QO0295

QO0295'RECOVERY NOTE BY COAST AND GEODETIC SURVEY 1960 (FAR)

QO0295'STATION RECOVERED AND FOUND IN GOOD CONDITION. THE GRANTSBURG

QO0295'LOOKOUT TOWER HAS BEEN MOVED AND IS NOW LOCATED ABOUT 0.1

QO0295'MILE SOUTH-SOUTHEAST OF THE STATION. A REQUEST WAS RECEIVED

QO0295'TO MOVE THE U.S. GEOLOGICAL SURVEY MARK THAT WAS UNDER THE

QO0295'CENTER OF THE TOWER AS A STREET IS PLANNED FOR THE LOCATION.

QO0295'FUTURE CONSTRUCTION PLANS WERE DISCUSSED WITH MR. PAUL A.

QO0295'OLSON, VILLIAGE PRESIDENT, AND NO OTHER MARKS AT THIS STATION

QO0295'APPEARED TO BE IN DANGER OF BEING DISTURBED.

 

Therefore, GRANTSBURG LOOKOUT PID=QO1549 should now be marked as DESTROYED.ROAD RASCAL should email Deb Brown and point this out along with his personal observations.

 

Reading further, probably so should GRANTSBURG PID=QO0295 (unless they never actually found the disk):

QO0295

QO0295 STATION RECOVERY (1966)

QO0295

QO0295'RECOVERY NOTE BY COAST AND GEODETIC SURVEY 1966 (EBB)

QO0295'THE STATION MARK WAS DESTROYED DURING THE CONSTRUCTION OF A

QO0295'NEW HOUSE, WHICH IS BUILT DIRECTLY OVER THE STATION SITE. REFERENCE

QO0295'MARK NO. 2 HAS BEEN DESTROYED BY THE CONSTRUCTION OF A SIDE

QO0295'STREET. REFERENCE MARK NO. 1 AND THE AZIMUTH MARK WERE

QO0295'DESTROYED AT THIS TIME. GRANTSBURG TOWER RESET (USGS) WAS

QO0295'RECOVERED AND FOUND IN GOOD CONDITION. THIS MARK WAS LEFT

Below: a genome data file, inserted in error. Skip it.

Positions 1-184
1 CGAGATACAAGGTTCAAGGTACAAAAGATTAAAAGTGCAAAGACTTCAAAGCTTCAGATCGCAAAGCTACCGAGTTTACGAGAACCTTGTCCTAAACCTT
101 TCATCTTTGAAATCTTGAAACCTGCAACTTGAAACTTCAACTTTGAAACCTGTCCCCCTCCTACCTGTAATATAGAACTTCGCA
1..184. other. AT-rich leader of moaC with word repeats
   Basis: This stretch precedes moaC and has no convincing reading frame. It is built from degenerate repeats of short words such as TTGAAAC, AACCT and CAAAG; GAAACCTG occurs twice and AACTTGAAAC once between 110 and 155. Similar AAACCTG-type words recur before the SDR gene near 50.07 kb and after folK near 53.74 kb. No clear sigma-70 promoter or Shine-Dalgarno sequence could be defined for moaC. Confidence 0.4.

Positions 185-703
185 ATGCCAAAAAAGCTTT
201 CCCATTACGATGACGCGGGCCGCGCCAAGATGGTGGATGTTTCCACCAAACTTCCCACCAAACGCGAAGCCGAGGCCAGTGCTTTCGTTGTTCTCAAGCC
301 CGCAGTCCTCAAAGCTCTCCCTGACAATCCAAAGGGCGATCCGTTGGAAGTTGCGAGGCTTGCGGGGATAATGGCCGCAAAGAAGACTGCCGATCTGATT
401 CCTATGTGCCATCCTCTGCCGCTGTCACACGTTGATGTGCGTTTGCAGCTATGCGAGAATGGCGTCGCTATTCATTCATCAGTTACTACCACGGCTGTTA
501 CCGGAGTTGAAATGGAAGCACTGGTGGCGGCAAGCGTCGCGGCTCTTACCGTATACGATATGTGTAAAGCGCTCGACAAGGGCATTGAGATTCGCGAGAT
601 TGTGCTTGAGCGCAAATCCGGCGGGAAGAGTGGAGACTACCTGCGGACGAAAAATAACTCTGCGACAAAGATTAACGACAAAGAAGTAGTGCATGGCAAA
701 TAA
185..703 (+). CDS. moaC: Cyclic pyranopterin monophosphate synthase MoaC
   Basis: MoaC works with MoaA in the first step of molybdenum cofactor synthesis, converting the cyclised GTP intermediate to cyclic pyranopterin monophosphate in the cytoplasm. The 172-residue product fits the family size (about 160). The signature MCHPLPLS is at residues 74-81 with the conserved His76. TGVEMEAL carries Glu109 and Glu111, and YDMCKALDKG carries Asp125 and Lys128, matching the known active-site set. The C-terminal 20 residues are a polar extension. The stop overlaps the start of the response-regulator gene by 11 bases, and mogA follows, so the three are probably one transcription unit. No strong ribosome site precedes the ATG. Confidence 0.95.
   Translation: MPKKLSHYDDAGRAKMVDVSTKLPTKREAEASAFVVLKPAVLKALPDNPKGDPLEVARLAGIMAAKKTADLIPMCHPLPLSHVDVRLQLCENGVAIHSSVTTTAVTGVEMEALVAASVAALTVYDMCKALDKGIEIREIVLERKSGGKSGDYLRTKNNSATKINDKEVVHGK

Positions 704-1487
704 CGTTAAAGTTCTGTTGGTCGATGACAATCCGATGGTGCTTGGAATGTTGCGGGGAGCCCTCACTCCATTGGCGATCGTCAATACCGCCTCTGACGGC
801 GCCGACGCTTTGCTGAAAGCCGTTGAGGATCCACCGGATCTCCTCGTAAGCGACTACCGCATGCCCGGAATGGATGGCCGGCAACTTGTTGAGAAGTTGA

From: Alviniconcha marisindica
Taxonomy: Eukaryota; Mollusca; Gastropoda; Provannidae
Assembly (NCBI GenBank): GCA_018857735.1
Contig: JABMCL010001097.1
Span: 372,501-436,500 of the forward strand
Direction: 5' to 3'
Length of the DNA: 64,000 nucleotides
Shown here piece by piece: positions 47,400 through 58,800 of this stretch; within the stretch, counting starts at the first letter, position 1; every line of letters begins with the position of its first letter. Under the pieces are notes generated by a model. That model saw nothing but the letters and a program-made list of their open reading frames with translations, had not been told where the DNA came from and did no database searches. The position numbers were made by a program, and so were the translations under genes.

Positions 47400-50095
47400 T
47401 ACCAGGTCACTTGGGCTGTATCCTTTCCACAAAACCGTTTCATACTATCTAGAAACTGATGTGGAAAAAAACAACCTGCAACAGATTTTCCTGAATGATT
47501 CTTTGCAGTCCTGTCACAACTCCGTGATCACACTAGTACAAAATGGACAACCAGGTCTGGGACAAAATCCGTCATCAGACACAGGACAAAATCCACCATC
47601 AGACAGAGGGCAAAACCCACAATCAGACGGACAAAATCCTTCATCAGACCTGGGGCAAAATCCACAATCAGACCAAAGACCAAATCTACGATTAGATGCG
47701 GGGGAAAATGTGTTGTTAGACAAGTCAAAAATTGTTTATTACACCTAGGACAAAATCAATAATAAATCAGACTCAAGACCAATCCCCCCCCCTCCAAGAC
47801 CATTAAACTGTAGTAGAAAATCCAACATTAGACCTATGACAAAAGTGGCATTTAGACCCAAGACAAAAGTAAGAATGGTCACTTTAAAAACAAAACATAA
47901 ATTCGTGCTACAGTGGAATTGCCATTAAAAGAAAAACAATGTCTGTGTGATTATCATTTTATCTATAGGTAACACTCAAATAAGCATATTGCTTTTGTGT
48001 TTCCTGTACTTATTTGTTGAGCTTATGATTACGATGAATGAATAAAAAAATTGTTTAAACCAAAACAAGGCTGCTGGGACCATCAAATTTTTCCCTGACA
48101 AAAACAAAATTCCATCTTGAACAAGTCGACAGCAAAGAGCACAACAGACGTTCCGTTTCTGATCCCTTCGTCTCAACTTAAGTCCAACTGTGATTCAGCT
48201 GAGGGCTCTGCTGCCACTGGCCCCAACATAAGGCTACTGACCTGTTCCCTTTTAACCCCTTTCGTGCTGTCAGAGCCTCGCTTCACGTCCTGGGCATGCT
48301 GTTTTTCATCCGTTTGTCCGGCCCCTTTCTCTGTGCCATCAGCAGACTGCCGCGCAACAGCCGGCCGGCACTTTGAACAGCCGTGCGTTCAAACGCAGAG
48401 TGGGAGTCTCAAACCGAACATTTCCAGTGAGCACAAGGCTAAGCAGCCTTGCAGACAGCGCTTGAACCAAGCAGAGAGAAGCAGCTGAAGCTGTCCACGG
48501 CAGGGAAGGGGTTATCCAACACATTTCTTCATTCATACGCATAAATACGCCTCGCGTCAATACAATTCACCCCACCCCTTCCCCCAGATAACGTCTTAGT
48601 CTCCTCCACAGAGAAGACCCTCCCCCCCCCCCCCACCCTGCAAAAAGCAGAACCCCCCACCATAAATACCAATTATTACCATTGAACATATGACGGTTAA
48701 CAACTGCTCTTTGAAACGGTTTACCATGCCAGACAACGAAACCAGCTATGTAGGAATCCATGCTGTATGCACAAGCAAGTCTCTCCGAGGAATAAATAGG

QO0295'IN BECAUSE IT IS IN NO DANGER OF BEING DISTURBED

 

If you get good GPS readings of a location adjusted mark that are far off from the published coords, it bears further investigation!

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I am quoting from GRANTSBURG :

 

QO0295

QO0295                          STATION RECOVERY (1960)

QO0295

QO0295'RECOVERY NOTE BY COAST AND GEODETIC SURVEY 1960 (FAR)

QO0295'STATION RECOVERED AND FOUND IN GOOD CONDITION.  THE GRANTSBURG

QO0295'LOOKOUT TOWER HAS BEEN MOVED AND IS NOW LOCATED ABOUT 0.1

QO0295'MILE SOUTH-SOUTHEAST OF THE STATION. 

 

Mystery solved!The picture looked like a much newer tower than one built more than 70 years ago. As a kid growing up in Minnesota, I can remember wooden towers. (BTW, I was born in 1929.)

Edited by Colorado Papa

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Today I looked for PM0043. Discribed as a "rivet". I was suppose to be near a site of a Rail Road bridge (5' west 1' below west rail). I found the area described on the site. However I don't know what a rivet is. Would it be "riveted" to the cement embankment as described, or are they "driven" like a stake into the ground? The date last checked on the Geo web site say's 1934, the bridge was removed in 1955. However the bridge embankment where the rivet supose to be is still there. Am i wasteing my time looking for this? This bench marking is starting to be an adiction for me. Any help would make me smile. Thanks. A benchmark rookie.

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Reco van Reco -

 

Most rivets that are placed around railroad tracks are of the type used in the rail connecting joints. They were oftentimes placed in the wet concrete of the bridge abutments. The exposed rivet heads were used as benchmarks. If the bridge abutment is still there, there's a good chance that the rivet is still there too. If it is one of the rivets used as a rail connector, you'll most likely see a metal disk about 1.5" diameter with a highly convex top (more convex than a traditional benchmark). Most rivets have no markings. Pay particular attention to the description and any tie distances in the description.

 

Good luck in your hunts.

- Kewaneh

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THANK YOU TerraVador! I was going to look into it further today but work (at and away from home) has kept me so dang busy I never had a chance. Thanks again :D!